Disentangling the Civil-Carceral State: An Abolitionist Framework for the Non-Criminal Response to Intimate Partner Violence


The carceral state is entangled with the ostensibly non-criminal social and legal response to intimate partner violence (IPV). While feminists and anti-IPV advocates increasingly recognize the harmful effects of the carceral state’s in- volvement in addressing violence, less attention has been given to civil remedies and services which are contingent upon interaction with the carceral state. At the same time, the police abolition movement has gained rhetorical momentum, but it remains focused on the traditional role of police in affirmatively regulating con- duct, without recognizing how people are coerced into interacting with the car- ceral state to access resources.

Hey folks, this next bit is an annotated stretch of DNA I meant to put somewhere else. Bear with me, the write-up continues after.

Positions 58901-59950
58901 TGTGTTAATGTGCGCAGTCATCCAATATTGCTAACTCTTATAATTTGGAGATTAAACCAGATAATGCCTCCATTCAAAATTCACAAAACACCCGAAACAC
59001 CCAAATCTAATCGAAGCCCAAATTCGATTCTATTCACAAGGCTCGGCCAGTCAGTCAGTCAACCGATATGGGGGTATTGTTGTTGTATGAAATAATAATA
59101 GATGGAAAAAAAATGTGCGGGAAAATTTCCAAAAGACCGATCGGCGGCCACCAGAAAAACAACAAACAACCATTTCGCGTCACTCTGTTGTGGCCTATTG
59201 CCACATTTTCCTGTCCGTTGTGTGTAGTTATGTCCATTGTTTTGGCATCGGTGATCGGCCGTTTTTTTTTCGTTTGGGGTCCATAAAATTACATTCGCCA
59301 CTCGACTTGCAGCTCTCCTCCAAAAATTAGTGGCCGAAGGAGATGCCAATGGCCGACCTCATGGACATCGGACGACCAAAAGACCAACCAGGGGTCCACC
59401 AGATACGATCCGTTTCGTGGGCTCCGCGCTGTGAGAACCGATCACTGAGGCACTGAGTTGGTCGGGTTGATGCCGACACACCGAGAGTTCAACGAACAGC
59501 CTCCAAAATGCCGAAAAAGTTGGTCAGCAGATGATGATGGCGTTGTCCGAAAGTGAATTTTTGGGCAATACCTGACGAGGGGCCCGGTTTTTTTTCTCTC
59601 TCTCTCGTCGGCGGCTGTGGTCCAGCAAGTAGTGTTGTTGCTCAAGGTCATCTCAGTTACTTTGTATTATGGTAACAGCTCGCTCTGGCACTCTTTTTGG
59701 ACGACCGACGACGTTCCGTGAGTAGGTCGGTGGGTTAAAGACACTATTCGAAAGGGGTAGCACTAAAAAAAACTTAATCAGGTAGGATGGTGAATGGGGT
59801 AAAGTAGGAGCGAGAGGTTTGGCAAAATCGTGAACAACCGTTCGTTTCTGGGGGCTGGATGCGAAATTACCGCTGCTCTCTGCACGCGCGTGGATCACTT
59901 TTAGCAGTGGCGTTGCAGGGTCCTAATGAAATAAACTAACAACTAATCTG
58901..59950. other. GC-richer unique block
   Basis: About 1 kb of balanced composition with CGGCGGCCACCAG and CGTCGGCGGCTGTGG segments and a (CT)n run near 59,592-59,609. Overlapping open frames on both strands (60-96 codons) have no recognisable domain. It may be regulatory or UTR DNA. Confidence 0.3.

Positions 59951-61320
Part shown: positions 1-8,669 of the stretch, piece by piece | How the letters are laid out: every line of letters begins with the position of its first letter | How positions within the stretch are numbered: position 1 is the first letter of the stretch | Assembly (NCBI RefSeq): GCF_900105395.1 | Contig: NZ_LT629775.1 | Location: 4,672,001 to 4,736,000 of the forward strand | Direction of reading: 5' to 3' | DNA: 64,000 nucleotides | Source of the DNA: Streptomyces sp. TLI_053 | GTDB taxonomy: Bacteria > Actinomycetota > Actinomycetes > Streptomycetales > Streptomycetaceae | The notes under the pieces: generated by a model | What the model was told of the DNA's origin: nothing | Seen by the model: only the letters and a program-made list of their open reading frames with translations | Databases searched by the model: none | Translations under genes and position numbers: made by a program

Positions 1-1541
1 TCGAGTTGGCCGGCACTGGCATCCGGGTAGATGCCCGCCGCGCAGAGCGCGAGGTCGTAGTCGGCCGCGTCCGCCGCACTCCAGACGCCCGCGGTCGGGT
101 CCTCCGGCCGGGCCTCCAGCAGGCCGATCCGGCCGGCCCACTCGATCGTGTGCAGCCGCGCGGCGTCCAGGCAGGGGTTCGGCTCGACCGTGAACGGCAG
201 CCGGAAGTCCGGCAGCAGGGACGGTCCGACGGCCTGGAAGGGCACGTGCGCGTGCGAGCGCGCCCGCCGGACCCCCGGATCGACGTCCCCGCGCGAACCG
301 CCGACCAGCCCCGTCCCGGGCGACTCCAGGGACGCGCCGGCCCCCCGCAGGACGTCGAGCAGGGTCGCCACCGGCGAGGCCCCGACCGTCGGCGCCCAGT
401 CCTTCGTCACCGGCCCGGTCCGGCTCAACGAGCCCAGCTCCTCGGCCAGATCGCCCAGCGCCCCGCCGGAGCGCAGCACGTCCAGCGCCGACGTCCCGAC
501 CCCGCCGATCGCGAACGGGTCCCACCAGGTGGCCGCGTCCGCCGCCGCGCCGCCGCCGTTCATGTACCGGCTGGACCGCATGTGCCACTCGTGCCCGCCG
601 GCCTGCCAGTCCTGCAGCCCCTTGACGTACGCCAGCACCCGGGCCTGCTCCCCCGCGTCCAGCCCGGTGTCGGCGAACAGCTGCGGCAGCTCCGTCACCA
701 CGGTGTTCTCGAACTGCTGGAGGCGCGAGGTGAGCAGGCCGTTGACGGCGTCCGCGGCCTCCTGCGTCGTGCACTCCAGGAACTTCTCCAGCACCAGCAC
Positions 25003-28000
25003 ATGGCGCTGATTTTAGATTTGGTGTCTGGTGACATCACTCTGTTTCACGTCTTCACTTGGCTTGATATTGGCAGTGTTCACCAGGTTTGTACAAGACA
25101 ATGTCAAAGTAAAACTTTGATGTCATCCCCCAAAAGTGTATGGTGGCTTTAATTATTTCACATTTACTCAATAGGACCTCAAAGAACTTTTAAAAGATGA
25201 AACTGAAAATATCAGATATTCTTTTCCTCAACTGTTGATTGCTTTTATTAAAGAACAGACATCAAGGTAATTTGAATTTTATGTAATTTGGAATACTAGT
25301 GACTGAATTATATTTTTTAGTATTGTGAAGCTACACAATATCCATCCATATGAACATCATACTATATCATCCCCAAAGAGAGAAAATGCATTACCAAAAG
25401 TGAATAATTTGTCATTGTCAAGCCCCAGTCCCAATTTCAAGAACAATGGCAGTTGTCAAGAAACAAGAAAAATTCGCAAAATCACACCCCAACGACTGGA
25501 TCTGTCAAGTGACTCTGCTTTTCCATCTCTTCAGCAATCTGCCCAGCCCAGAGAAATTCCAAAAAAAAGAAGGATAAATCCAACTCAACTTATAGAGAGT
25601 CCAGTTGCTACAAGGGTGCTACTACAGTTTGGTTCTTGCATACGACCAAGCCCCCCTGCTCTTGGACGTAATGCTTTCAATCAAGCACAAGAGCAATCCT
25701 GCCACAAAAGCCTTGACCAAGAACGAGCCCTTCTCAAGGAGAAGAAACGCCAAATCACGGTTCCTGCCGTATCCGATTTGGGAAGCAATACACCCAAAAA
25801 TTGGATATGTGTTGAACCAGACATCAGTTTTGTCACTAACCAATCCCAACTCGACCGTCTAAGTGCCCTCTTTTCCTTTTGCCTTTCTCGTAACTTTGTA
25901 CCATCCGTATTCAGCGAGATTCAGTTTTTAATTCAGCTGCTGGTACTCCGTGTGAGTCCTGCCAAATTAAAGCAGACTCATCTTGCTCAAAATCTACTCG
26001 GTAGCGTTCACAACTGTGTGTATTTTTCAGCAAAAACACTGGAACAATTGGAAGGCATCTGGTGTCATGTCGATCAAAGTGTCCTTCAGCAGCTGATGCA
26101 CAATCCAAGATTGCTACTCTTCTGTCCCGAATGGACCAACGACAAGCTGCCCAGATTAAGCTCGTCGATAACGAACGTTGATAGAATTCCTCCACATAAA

Anti-carceral approaches to IPV cannot work to prevent and remediate harm if civil remedies require interaction with apparatuses of the carceral state. Con- versely, abolition cannot work if the movement fails to recognize that the carceral state is entrenched in the civil response to violence, not just the criminal response. This Article identifies and examines how civil remedies for survivors of IPV, in- cluding housing protections, crime victim compensation, and immigration relief, are entangled with the carceral state; analyzes the individual and structural harms caused by civil-carceral entanglements; and argues that they undermine the efficacy and equitability of remedies and further the reach of the carceral state. We can reimagine a society that works to prevent and remediate the harms of IPV without relying upon the discriminatory, retributive, and ineffective mechanisms of the carceral state.

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